Another long night – not so cold at this level and more comfortable for me at this altitude. Lots of waking up and clock watching to see when I could get up. One of those wakeful times was punctuated by some happy soul shouting out that I could see Puure Thikey (spelling?) with the sunlight on it – I could hardly get out of bed quick enough! No I turned over – then I did leap out of bed for an urgent need only to find the queue two deep already. Luckily the Whites were fairly quick so there is nothing worse to write in the diary!
A pleasant walk today. Really enjoyed the real Nepal with the fields being worked by the villagers with their oxen. Richard 1st saved a villager’s life when he fell off his ox plough at 2 mph and grazed his leg. However when another villager with a real injury took off his sawn off wellies Richard gave him a cotton bandage and beat a hasty retreat.
Early arrival at Ghandruk making it a fairly short day.
Judy Backwell discovered some condoms but as there were only 9 said it was not fair to share them out as we needed 10. Judy has asked me to say that they were under the cushions on a chair.
Further highlights of the day included the visit by candlelight to the museum, Richard locking the key inside the room (not opened at the time of writing and the author snoring away in bed at 3 p.m.) Paul would like to say that he had a hot shower, big Keith would like to say he didn’t. Furthermore big Keith says that as he’s had a cold shower he doesn’t actually need a condom now and 9 would be enough!

Saturday 30th October

I sneaked off to bed at 8.30 last night intending to have a good read but must have dropped off at 9.00 in my lovely warm sleeping bag – what would we do without them, our personal retreat? Woke at 6.00 to a disappointing view of the mountains – dull and cloudy – nobody about taking photos. Happily about 1 hour later we all went down to breakfast and the sun had broken through. The lady of the lodge had picked fresh marigolds and decorated the entrance to the dining room (though we ate outside on the patio). Also placed josh sticks in old bean tins around patio and lit them – to welcome us to breakfast or to say “goodbye” to us. A very well-taken-care of lodge – lots of flowers and fresh veg growing around and a beautiful view of the mountains. 7.15 and breakfast is ready. A beautiful and quite easy walk down the hillside – until we arrived for lunch at Birethanti. The terraces of millet giving way to rice as the climate became warmer.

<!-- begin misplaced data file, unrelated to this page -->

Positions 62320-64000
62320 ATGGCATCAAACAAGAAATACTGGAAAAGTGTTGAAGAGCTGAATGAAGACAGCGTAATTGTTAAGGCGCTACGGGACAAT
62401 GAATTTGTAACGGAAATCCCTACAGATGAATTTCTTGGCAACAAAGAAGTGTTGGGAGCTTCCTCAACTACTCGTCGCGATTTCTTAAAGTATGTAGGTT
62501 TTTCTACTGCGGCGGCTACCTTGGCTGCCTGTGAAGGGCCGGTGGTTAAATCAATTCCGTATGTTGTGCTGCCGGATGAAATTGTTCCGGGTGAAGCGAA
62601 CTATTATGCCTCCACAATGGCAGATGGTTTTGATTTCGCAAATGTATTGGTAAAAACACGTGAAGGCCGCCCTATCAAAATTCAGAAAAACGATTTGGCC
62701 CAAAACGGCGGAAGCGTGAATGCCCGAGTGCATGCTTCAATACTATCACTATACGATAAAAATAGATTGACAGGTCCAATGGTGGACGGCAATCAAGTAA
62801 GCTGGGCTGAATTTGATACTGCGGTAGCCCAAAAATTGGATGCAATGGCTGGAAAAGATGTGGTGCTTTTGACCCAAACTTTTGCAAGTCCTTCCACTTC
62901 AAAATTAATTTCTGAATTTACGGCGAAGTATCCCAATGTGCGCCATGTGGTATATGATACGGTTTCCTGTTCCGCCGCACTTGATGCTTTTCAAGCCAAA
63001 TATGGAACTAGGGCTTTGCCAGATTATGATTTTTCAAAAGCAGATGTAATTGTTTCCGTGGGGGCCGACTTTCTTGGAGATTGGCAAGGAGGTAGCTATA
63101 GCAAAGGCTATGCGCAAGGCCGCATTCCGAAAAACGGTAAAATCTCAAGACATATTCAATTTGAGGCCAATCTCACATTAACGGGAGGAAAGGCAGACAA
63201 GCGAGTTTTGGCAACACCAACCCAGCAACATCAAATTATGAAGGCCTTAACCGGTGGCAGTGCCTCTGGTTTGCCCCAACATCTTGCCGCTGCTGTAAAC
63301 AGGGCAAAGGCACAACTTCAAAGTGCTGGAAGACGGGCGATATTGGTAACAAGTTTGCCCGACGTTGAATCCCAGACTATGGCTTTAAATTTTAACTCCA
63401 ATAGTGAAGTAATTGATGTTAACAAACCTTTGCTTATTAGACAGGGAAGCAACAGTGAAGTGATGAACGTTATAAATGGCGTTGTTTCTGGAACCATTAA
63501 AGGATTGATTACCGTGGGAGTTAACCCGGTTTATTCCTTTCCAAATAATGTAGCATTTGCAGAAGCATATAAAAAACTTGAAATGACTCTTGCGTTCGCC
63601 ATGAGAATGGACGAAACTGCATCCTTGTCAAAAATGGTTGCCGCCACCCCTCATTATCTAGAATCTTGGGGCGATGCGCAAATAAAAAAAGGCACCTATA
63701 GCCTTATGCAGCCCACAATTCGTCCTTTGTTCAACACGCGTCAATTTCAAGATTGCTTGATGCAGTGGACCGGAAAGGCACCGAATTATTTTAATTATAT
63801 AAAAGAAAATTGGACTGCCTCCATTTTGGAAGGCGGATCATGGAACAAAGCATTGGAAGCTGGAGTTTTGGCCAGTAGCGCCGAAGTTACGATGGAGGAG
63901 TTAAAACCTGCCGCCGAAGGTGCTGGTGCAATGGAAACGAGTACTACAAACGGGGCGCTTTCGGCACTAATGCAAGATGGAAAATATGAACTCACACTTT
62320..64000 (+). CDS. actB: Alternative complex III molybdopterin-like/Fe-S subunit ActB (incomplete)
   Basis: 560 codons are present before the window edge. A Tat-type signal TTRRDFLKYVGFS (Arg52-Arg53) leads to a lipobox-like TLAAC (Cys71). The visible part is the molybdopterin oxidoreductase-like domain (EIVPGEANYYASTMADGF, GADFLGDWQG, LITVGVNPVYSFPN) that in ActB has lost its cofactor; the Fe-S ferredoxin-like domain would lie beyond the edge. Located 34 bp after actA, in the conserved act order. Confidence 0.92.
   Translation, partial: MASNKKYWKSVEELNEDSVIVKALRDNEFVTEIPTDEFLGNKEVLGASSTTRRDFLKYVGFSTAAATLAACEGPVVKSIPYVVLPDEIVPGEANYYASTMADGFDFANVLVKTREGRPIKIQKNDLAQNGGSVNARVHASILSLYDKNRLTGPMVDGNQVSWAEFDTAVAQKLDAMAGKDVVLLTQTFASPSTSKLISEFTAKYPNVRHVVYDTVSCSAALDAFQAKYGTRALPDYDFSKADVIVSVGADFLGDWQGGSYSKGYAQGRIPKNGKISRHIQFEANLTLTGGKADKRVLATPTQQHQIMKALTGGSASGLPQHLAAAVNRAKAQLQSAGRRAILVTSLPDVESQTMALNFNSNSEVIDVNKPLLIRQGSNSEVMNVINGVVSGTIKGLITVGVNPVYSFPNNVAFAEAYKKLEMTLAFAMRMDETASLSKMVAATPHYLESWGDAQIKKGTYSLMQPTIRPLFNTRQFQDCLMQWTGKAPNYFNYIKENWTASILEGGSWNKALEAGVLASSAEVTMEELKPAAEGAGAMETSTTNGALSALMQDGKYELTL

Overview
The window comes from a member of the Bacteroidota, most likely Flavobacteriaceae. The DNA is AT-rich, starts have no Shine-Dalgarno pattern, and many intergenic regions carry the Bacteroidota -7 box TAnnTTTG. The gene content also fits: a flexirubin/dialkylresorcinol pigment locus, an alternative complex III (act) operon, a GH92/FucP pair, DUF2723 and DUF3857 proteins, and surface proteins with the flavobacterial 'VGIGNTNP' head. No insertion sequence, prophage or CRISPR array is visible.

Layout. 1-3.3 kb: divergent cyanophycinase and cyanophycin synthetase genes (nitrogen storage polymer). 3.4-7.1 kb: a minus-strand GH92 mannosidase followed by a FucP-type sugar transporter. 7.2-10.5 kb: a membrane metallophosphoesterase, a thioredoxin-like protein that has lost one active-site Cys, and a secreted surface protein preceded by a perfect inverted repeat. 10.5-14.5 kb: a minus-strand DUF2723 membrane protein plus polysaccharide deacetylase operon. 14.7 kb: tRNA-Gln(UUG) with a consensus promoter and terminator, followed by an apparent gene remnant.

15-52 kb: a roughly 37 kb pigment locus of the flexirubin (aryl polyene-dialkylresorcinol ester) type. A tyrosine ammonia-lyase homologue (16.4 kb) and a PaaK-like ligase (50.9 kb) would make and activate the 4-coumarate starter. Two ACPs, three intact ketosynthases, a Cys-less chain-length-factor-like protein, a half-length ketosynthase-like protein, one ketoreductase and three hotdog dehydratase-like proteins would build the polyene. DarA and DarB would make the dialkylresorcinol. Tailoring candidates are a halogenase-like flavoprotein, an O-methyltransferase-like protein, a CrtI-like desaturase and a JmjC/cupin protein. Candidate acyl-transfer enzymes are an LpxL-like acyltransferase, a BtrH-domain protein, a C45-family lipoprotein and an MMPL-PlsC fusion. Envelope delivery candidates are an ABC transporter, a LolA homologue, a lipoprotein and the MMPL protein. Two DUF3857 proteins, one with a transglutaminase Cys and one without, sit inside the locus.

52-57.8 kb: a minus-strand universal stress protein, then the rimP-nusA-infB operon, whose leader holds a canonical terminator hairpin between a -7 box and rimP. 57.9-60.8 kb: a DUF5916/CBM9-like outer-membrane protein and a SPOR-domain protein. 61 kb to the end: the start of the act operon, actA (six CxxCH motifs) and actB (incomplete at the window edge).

Flora and Fauna seen:- Ageratum, Busy Lizzies, Bourganvillea, Banana trees Coleus, Fuschias, Dahlias, Rhododendrons, Canna Lilies!
Lunch was enjoyed overlooking the Fiver – Khola Bhurengdi and seeing the new visitors to the area coming over the metal bridge.
A short walk back to the road and bus at Nayapul. The boys seemed happy to sing about returning to Pokhara and hopefully their wages and tips!
Hotel Bedrock – a hot shower and hair wash and a quick hour shopping with Judy. Richard warmly thanked all the boys for their hard work and courtesy and gave them a tip each and money for an evening meal. We all went to the Lakeside Restaurant – very atmospheric with Nepali dancing but the service was very slow. Richard White missed the meal due to a cold and sore throat, hopefully he’ll be better tomorrow. Bye